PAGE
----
Sen. Rob Portman, R-Ohio, introduced a measure into the infrastructure bill last week intended to increase financial surveillance that could backfire and simply drive an entire industry offshore while putting the personal data of tens of millions of Americans at risk.

The measure was intended to assuage Republican concerns about the bill’s mammoth price tag, but it may ultimately raise very little, if any, money, since it merely reiterates existing reporting obligations for brokers while potentially mandating new requirements for entities that cannot possibly comply. This led Sen. Pat Toomey, R-Pa., to characterize the measure as “unworkable.”

In fact, the measure is not a new tax on cryptocurrency. Rather, it is a surveillance mandate intended to target brokers who are already required to report customer transactions.

Unfortunately, as written, the mandate could also include entire swathes of the cryptocurrency industry such as miners, who do not hold custody of money or view customer details any more than your electric company does when you buy something on These firms cannot comply—it is technologically impossible.

As the Blockchain Association put it, “What Congress is considering with this measure is not a new tax on the cryptocurrency industry. Instead, it puts new reporting requirements on individual players in the industry who have no way to comply.”

The Electronic Frontier Foundation added, “The mandate to collect names, addresses, and transactions of customers means almost every company even tangentially related to cryptocurrency may suddenly be forced to surveil their users.”

The two main components to Portman’s cryptocurrency provisions are, first, requiring that all digital asset payments above $10,000 be reported to the IRS. The second component, however, is the problem. It would expand the definition of a broker to anybody “effectuating transfers of digital assets,” who would all be required to fill out a type of 1099 form with the name, address, and amount transferred.

The problem is this definition would likely include miners who, like the electric company, help maintain cryptocurrency networks but have no idea who uses it. It could include regular users who save their tokens in return for largely software-generated payments, whether via “staking” to maintain the network or by using the Lightning Network to relay purchases.

It could even include software developers, which would be like requiring the manufacturer of your pocket calculator to fill out a Form 1099 when you use the calculator to buy a mortgage. None of these entities can possibly provide such information, because they have no way of getting it. This means the current language may mandate what is literally impossible.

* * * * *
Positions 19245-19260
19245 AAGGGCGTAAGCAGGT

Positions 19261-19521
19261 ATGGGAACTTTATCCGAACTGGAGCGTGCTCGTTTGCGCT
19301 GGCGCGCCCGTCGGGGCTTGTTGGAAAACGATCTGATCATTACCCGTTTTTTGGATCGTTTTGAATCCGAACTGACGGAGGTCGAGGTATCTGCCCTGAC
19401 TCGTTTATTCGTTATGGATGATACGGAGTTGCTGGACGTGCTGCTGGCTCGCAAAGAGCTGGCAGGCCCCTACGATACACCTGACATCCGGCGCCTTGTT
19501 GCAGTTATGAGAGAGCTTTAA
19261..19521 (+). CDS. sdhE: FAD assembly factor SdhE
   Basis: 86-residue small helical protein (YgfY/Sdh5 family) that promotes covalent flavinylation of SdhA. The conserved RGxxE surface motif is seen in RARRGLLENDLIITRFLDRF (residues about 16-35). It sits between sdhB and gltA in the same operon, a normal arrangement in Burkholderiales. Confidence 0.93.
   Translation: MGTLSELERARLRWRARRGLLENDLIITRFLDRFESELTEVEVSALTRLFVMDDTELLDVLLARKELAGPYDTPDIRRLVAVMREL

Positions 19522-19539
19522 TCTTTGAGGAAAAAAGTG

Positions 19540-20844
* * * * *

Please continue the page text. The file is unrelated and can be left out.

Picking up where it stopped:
There is no question that cryptocurrencies should be taxed like any other assets. And their growing use, now by tens of millions of Americans, underlines the role of broker compliance. This measure, however, simply repeats existing broker mandates while adding the impossible.

The language should be removed or changed to clarify that it applies only to bona fide brokers who actually custody Americans’ money, not to an entire universe of tangentially related firms that may have no more role in payments than the electric company.

The alternative is to potentially push those tens of millions of Americans who use cryptocurrencies to either less-secure centralized systems—which puts their personal information at risk—or force those Americans to use offshore services, where those transactions would occur outside the regulatory jurisdiction, indeed outside the tax jurisdiction, of the IRS altogether.

Portman has already recognized the sloppy language, offering a floor speech to clarify that the measure is aimed at entities “acting as a broker by facilitating trades for clients and receiving cash” and not intended to capture “non-brokers, such as software developers and crypto miners.”

Alas, since at least 1991, the Supreme Court has clearly recognized that “courts must presume that a legislature says in a statute what it means and means in a statute what it says there.” So, if Portman feels the need to “clarify” his language, he should skip the speech and say it in the bill itself. That way, tens of millions of regular American cryptocurrency users don’t have to wonder whether they, or the companies they use, are breaking the law.

At this point, Toomey, along with Sens. Ron Wyden, D-Ore., and Cynthia Lummis, R-Wyo., have promised to amend the language so it clearly applies to brokers. An entire emerging industry, and millions of regular Americans who use cryptocurrency today, depends on their efforts.

This episode should raise a much larger discussion of exploding financial surveillance mandates that target Americans. Such mandates have strangled our community banks and starved small business of the capital they need to grow. It is also progressively eroding Americans’ financial privacy and subjecting them to a presumption of guilt every time they buy a car or take a vacation.

This trend must be reversed.

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